The blog of photographer and musician, Kim Ayres

Directions

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We don’t recall everything we see. Our brain spends much of its time filtering out what it considers irrelevant, and locking on to things it is programmed it to think are important.

Some of these filters are hardwired from millions of years of evolution, while others are implanted by our upbringing, advertising, propaganda and social habits.

This is most noticeable when someone is giving you directions to somewhere locally.

“Turn right at the Kings Arms, past the Golden Lion, then right again at the Slaughtered Lamb. If you reach the Dog and Duck you’ve gone too far.” For some reason, most people I know use pubs as their main landmarks.

A few will refer to art galleries and bookshops, and I was recently directed via an antique shop. I have to admit I had to ask for further clarification on that occasion, although when I mentioned it to Maggie she knew exactly where it was.

Post offices, libraries and pharmacies for some; betting shops, off licences and churches for others.

And with her constant searching for interesting materials for her artworks, Maggie reckons she can find her way anywhere so long as she is given directions in relation to charity shops.

For me, however, if anyone guides me with reference to cafés then I’ll have no problem finding the place. Sadly no one ever does.

One thing I have noticed though - everyone knows where the chocolate deli is…
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21 comments

Anna van Schurman said...

So what does it say about me that I give directions by direction (N, S, E, W) and street names? And I get annoyed when people tell me irrelevant places that I will pass along the way. Too structured?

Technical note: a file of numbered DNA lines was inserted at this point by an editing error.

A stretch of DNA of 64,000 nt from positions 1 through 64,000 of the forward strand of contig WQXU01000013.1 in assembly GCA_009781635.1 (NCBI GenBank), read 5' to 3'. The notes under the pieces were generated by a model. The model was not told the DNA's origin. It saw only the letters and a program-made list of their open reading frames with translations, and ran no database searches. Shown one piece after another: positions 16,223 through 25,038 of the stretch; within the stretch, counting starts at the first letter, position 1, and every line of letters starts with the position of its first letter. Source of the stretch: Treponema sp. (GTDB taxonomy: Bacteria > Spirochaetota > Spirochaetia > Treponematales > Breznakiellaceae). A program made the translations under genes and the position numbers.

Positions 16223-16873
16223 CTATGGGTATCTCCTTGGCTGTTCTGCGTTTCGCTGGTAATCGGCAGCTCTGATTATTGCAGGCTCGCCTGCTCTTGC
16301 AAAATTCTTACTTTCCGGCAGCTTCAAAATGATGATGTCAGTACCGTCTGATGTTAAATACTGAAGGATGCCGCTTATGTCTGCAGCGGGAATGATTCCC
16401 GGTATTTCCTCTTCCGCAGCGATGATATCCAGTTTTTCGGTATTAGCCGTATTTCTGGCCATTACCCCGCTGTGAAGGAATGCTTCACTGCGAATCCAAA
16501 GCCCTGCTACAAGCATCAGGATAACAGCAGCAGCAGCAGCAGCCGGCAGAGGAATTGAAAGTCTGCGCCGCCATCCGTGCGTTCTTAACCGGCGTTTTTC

Kim Ayres said...

But in the US, Half the street names are numbered, so you know that 23rd avenue is just one block along from 22nd. No such logic here in the UK. Every street has a name. And very, very few streets are built along a north-south, or east-west axis.

Add to that the sun is rarely out and knowing which way North is can be something of a struggle.

In conclusion, what it says about you is you'd get completely lost in the UK :)

savannah said...

having lived overseas, i became very used to traveling by landmark. the funny thing is that in los angeles, even with its structured and organized street notation, people STILL gave directions based on landmarks! but then again, it's much easier to see a 20 ft donut than a street sign. ;) xoxox

hope said...

When I graduated from college, I worked as a state police radio dispatcher for 5 years. To this day, before I can stop myself, I will say to a person asking for directions, "Guy directions or girl directions?"

Guy directions=highway/street names with left & right turns at the appropriately named intersections.

Girl directions= same info but with landmarks thrown in. Most of the women in my family panic if they're not sure a turn is before or after the big brick house with all the magnolia trees or just after they pass Mr. Smith's Fruit market.

:)

Charlie said...

Put on your inventor's hat (the tinfoil one), and make a personal GPS system the size of an iPod with the chocolate shop as the starting point . . .

Sarah said...

mmmm chocolate deli.

that is so true Kim, the UK the streets are willy nilly. i got lost on a walk in lee once. scared the crap out of the people i was staying with.

mapstew said...

'Ya want ta go where?'

'Och, ya kinna get ta there fram here'!

Kanani said...

Ah, I seem to have a homing instinct for chocolate!

Kim Ayres said...

Savannah - 20 foot Doughnuts is something missing entirely in rural Scotland. Perhaps we should petition for some...

Hope - the best story I ever heard about direction giving was from Mary of Resident Alien about how she created a map for her then boyfriend, now husband, about how to find her apartment in Japan. It involved smells and wall textures as well as sights and sounds. I'm hoping one day she puts it up as a blog post.